of D2 and D3 in south central and southwestern counties that
extends into southeastern Utah.

After an underwhelming winter overall, temperatures have really
increased across the Four Corners region, escalating fire and
range condition concerns as we move into summer. This region is
quickly becoming home to the new epicenter of the 2013 drought.
D3 has also pushed into more of northwest New Mexico, putting
virtually all of the state in extreme (D3) or exceptional (D4)
drought, the two worst drought severity classifications. Little
change is expected in this severity level across the state until
we see what benefits the monsoon season may bring them later
this month or early in July. These same concerns are being felt
farther west as well with D2 expanding in southwestern Idaho.
Eastern Nevada sees an introduction of a much larger area of
D2/D3 this week as summer heat and dryness settle in and
strengthen their influence on the drought in the Intermountain
West after a disappointing winter.

A push of D0 is depicted this week across more of western and
northern Oregon and into western Washington State as well. Year-
to-date dryness and low streamflows are indicative of conditions
across more and more of the Pacific Northwest. A slight
expansion of D0/D1 also comes to the Idaho Panhandle given low
streamflow levels and lack of rains during the past few weeks
coupled with well below normal precipitation on the year (50-70%
of normal). Severe drought (D2) has also expanded to cover a
larger portion of southeastern Oregon into the Klamath region,
along with a push westward of D1 in southern Oregon over to the

California also saw an increase in D2 this week across the
northern tier of the state. Extremely low streamflow levels and
record, or near-record, dryness on the year have elevated short-
and long-term concerns with regard to soil moisture, fire
potential and distressed native ecosystems not privy to
irrigation. Statewide water supply conditions are in pretty good
shape for most of California, which should provide a sufficient
buffer for irrigators and municipalities this year, but as those
supplies are drawn down, there will be little to fill in behind
because of the disappointing winter and woeful year-to-date
precipitation. The exception to this is the San Joaquin Valley,
where irrigation allocations to farmers will be cut

Hawaii, Alaska, and Puerto Rico: The Big Island sees a slip
backward in conditions for some areas as the dry season sets in.
The leeward side along the North Kohala District lacked the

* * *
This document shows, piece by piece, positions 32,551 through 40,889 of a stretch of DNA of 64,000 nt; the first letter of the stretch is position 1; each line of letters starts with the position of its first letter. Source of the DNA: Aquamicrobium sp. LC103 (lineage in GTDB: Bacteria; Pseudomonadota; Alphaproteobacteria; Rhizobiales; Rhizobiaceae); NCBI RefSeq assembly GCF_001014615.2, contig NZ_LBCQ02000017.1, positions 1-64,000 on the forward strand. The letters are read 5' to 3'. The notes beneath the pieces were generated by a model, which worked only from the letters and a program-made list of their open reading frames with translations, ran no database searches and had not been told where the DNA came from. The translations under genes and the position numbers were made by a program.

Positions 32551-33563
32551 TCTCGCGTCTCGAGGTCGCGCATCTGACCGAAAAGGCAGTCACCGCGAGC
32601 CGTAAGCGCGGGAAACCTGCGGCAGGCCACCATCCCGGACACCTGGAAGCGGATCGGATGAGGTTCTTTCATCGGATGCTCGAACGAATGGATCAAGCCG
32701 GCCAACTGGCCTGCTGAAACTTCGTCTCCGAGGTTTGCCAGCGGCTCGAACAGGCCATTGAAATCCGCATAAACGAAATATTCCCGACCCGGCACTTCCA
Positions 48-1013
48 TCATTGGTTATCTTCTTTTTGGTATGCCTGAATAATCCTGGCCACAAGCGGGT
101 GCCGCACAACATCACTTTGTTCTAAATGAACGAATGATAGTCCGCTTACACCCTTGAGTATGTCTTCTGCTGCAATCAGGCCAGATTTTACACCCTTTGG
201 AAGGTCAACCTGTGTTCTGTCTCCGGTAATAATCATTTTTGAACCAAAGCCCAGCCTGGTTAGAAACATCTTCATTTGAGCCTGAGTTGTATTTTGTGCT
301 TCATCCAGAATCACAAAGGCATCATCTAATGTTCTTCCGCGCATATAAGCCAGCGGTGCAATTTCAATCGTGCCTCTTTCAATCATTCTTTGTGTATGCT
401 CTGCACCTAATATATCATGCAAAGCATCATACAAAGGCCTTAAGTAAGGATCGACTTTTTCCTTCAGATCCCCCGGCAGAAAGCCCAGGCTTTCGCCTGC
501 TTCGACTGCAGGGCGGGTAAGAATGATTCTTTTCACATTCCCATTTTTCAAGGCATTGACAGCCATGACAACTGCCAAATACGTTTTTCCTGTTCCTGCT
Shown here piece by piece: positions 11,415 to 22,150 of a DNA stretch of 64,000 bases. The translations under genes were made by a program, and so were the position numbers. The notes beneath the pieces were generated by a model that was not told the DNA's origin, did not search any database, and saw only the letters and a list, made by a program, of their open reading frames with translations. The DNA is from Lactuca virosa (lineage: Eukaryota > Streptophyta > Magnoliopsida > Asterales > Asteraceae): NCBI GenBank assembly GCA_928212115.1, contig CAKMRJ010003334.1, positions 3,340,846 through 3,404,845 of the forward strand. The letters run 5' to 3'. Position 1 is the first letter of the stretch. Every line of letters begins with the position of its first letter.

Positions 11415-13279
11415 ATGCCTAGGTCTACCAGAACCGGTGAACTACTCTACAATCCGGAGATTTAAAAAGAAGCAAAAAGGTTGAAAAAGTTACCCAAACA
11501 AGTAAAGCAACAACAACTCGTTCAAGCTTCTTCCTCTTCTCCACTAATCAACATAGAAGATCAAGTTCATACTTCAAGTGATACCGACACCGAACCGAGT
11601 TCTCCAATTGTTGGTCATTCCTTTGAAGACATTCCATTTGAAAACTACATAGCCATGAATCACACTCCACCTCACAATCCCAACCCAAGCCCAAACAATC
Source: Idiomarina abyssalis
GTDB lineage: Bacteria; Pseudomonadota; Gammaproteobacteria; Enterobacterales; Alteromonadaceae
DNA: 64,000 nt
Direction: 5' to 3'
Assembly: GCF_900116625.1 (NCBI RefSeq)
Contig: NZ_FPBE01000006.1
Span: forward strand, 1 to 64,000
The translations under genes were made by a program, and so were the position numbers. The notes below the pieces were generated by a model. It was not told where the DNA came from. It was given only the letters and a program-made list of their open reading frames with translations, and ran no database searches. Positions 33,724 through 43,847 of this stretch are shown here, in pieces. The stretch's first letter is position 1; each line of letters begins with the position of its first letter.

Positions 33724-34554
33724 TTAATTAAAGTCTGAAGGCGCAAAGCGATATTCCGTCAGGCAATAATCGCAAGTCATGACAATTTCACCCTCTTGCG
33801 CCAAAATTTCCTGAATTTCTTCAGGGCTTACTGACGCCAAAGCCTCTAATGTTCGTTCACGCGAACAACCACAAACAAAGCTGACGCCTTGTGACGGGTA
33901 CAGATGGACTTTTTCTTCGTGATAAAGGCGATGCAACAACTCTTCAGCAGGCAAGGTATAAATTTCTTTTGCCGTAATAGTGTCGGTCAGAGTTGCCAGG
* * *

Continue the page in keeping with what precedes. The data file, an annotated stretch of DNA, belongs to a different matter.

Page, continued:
necessary April and May rains, so they slide back into severe
(D2) drought. In addition, a pocket of D3 has reemerged in the
Pohakuloa area, which was left vulnerable after being in D3 up
until just a few weeks ago. The dry weather, coupled with strong
winds, has led to a relapse of conditions in these areas, noted
by deterioration of soil moisture and vegetation conditions. The
rest of the Big Island and the state remain unchanged from last

Alaska and Puerto Rico remained unchanged this week as well.

Looking Ahead: The NWS WPC 5-Day (June 19-24) Quantitative
Precipitation Forecast (QPF) is showing good prospects for a
nice shot of unseasonably cooler weather across the Pacific
Northwest, California and Nevada. The opposite holds true,
though, for the southern Rockies region, central Plains, Midwest
and Northeast, where readings could soar well above normal. The
precipitation outlook during this period shows the best bet for
significant totals to fall in the Pacific Northwest, northern
Plains, upper Midwest, Gulf Coast and up along the southern
Atlantic coast into South Carolina.

The 6-10 day (June 25-29) outlooks are calling for a real
summertime pattern to emerge, with the odds well tilted toward
above-normal temperatures across southern California, the
Intermountain West, northern Rockies, central and northern
Plains, the Midwest and the Northeast. Alaska looks likely to
continue with its recent spate of above-normal temperatures as
well. The only areas seeing a greater likelihood of cooler
weather are the Pacific Northwest coastal ranges and the western
Gulf Coast region. Prospects for rain seem to be best in the
Pacific Northwest, upper Midwest, Mid-Atlantic and Northeast.
Below-normal precipitation is most likely in the Intermountain
West, Wyoming and the central Plains. Alaska also looks likely
to couple the heat with dryness during this same period as well.

To contact the reporter on this story: Stephen Rose in Washington at

To contact the editor responsible for this story: Marco Babic at